For the record, I don’t expect Orthodox Jews to enthusiastically endorse same-sex marriage–although many do. If it’s against your religion, it’s against your religion. I didn’t expect these organizations to applaud Obama’s announcement. But I didn’t expect them to denounce it, either, because it has absolutely nothing to do with them, and it will have absolutely no effect on the lives of Orthodox Jews.

I get it, though. Sometimes people just really want to make statements on issues that should be of no concern to them (especially if said people are Jews, and I’m allowed to say that because I’m Jewish). However, a great deal of Orthodox Jews–some of whom support gay marriage and some of whom do not–believe that the NCYI and the OU shouldn’t have spoken out about Obama’s statement. Reading the comments on the petition is enlightening.

It’s disappointing to see such influential voices within my faith, which has suffered so much from discrimination and prejudice over the past two thousand years, make statements like these. American democracy has provided us with freedom of religion, but we should make sure it safeguards freedom from religion, too.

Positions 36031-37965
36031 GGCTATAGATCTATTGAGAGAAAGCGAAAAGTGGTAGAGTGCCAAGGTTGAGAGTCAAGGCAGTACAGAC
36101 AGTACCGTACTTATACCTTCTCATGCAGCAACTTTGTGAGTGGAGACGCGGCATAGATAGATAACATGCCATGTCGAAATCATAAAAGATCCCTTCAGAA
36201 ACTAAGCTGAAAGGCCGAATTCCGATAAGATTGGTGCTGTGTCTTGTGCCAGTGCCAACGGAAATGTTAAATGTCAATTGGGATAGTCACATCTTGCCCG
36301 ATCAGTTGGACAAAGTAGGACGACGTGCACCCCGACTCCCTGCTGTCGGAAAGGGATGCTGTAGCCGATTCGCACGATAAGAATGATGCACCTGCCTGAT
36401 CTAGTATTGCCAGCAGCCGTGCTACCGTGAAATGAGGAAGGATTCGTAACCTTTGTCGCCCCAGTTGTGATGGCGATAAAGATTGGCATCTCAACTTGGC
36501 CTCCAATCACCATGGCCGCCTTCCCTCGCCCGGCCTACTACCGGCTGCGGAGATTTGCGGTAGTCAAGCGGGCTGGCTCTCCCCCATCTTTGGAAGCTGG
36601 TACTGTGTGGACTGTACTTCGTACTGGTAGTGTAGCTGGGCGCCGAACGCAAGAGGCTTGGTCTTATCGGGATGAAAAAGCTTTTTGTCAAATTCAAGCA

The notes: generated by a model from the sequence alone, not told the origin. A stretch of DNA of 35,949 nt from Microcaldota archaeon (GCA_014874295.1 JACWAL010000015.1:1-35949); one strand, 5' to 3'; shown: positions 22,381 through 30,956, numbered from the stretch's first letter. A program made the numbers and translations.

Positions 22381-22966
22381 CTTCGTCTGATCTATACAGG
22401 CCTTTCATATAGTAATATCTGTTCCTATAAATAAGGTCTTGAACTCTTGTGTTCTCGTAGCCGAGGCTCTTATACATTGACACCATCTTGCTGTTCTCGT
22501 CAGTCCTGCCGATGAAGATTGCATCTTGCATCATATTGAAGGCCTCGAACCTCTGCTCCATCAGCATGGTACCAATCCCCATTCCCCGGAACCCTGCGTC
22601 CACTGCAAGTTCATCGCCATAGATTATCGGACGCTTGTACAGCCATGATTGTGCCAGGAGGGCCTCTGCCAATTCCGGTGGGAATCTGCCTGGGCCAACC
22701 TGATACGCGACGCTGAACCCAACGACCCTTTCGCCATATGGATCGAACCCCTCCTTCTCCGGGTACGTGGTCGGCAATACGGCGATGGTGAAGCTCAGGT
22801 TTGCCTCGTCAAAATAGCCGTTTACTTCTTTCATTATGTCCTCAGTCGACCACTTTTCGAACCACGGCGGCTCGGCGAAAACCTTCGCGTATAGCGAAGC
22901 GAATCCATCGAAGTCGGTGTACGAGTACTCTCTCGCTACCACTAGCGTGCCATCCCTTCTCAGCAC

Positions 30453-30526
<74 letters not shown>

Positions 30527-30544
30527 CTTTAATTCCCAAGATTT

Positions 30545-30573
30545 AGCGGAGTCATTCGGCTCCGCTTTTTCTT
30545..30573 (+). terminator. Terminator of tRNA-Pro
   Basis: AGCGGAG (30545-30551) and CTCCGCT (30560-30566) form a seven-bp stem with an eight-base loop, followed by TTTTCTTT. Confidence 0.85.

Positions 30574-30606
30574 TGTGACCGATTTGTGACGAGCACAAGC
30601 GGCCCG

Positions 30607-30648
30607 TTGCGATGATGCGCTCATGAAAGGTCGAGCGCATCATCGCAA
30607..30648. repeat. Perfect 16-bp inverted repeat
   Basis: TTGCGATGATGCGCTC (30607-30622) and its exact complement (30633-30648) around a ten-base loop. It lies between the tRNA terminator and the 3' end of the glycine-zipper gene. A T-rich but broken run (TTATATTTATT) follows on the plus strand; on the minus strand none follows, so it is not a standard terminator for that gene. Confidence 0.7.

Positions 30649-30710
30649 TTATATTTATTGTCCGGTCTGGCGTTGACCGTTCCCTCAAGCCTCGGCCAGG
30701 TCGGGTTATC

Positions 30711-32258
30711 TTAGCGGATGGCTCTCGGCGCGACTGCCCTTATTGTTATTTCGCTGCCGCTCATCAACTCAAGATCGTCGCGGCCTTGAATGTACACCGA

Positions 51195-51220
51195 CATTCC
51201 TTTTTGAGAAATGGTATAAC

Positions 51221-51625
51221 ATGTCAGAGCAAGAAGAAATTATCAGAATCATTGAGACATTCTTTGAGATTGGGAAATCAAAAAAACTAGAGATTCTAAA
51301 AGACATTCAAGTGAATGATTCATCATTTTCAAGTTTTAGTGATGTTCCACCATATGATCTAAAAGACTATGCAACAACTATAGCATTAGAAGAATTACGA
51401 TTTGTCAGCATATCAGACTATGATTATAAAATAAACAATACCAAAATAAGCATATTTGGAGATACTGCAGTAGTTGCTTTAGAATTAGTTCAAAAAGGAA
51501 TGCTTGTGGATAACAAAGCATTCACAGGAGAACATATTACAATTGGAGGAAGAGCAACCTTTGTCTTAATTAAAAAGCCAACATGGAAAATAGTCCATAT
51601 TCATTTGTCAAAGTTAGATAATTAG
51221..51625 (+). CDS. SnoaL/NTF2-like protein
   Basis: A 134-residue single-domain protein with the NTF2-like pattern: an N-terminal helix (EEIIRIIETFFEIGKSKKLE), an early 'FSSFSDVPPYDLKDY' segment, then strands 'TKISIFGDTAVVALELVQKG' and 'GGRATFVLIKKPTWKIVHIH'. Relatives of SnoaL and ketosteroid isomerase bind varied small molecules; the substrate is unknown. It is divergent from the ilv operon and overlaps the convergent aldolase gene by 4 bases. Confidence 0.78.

Obama the Patriarch

I usually stay away from commenting on Obama’s presidency because, to be honest, I was just a kid during all the previous presidencies I’ve lived through and really have no comparison to make.

However, a recent statement by Obama has caused me to come out of my apolitical cave and rage. After the FDA made a recommendation that Plan B One-Step, a form of emergency birth control that is available over the counter to anyone over 17, be available to girls under 17 without a prescription as well, Kathleen Sebelius, Obama’s secretary of health and human services, overruled the FDA’s recommendation. This is disappointing enough as is, but then Obama came out in support of her and said the following: